Los Llanos. “Los Llanos” (“the plains”) is a vast tropical grasslands, laced by flowing water, far upstream in the Orinoco River Basin, as it runs between Colombia and northwestern Venezuela. The area boasts more than 100 species of mammals and over 700 species of birds, giving it about the same number of bird species as found in the entire United States.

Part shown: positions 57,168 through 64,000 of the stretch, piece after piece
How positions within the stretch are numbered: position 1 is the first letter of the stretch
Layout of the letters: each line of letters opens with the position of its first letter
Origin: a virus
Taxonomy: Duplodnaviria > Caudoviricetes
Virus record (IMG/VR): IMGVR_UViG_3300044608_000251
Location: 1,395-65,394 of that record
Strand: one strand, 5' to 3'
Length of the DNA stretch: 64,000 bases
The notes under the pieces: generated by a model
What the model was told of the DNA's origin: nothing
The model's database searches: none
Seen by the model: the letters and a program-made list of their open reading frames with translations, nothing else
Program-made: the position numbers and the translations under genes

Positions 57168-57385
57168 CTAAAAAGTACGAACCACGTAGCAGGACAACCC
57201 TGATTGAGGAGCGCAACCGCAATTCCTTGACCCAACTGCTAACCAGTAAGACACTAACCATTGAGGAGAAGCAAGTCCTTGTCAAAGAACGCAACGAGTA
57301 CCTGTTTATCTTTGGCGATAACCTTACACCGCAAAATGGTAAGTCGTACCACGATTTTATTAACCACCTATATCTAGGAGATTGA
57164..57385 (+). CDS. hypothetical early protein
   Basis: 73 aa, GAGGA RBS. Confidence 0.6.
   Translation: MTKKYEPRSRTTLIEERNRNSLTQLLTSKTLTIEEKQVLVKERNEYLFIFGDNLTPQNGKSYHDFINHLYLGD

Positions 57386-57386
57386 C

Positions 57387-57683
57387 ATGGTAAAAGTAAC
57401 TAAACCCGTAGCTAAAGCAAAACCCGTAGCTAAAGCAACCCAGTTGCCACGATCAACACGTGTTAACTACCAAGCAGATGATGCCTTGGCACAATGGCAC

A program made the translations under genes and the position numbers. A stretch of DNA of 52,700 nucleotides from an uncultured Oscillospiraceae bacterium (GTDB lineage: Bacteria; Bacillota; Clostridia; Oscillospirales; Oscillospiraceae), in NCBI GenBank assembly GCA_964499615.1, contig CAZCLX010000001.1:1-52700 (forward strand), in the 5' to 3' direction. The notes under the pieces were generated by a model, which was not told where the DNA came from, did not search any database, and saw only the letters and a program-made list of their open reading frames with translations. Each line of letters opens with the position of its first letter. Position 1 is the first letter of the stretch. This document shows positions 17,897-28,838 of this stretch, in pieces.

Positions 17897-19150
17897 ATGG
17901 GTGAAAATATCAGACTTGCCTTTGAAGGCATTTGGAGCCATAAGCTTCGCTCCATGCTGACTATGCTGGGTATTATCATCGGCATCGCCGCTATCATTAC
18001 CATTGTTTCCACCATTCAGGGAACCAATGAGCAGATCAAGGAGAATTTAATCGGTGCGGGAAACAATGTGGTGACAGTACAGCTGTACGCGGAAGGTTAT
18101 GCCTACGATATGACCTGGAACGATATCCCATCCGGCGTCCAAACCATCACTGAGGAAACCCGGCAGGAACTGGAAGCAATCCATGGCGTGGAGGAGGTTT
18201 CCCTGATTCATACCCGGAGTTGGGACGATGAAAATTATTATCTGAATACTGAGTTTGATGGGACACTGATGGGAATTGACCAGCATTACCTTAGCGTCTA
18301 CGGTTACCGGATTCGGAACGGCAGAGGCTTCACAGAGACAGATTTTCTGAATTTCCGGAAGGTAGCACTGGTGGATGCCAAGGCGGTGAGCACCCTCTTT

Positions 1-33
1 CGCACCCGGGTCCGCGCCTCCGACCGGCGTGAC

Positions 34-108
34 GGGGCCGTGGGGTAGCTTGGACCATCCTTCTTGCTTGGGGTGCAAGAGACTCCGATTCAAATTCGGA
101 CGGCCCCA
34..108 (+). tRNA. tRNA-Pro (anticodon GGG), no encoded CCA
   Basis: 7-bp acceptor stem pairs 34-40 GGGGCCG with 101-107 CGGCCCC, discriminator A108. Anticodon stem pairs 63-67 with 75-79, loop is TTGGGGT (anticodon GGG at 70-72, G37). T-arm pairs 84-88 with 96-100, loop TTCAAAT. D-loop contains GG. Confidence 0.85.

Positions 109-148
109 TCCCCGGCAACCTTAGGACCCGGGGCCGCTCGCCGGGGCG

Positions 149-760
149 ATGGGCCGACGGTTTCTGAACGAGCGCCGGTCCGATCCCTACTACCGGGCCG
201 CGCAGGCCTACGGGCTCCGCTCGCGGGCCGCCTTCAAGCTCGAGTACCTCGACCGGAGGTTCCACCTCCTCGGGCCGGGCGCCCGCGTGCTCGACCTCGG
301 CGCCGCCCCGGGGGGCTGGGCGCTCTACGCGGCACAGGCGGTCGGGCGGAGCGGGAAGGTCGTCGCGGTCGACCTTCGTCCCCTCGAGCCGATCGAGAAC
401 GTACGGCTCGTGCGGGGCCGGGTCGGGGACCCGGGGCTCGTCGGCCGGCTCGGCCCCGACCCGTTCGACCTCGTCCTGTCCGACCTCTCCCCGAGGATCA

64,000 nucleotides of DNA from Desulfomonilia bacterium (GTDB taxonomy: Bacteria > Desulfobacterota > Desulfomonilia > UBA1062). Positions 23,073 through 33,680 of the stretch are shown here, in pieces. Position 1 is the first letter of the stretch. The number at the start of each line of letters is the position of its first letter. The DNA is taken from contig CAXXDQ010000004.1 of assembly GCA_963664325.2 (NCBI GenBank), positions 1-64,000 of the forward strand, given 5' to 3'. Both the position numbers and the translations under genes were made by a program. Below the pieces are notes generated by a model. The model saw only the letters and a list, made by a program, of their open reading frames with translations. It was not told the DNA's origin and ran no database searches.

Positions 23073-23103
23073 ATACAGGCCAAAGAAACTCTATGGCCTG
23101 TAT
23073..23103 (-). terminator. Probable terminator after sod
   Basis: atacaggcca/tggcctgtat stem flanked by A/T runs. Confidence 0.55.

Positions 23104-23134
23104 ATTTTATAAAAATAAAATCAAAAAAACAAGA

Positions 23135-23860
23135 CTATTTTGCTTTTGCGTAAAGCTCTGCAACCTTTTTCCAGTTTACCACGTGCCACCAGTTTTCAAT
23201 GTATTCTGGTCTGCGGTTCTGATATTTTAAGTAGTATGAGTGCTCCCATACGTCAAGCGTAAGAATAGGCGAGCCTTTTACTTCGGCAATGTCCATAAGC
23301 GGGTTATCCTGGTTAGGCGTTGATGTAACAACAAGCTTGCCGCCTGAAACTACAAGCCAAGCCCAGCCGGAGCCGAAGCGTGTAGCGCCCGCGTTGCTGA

Capybara. Currently, my favorite wild animal is the Capybara, a semi-aquatic South American rodent. It is the largest rodent on earth, but please don’t think “rat.” They stand 2 feet tall, they have no tail, and their blunt snout and cute facial features give them a perpetual air of self-assured, almost arrogant, calmness. Think “100 pound hamster.” If you want to see “cute,” take a look at some of the videos of domesticated Capybaras, starting at this link. We saw hundreds of them every day. They are gregarious animals, and we often saw “flocks” of them, like sheep, grazing in the tall grasslands. We also frequently saw them leisurely swimming in the river, eating Water Hyacinth. And, families of them would nap on the dirt roads, not moving when we drove by.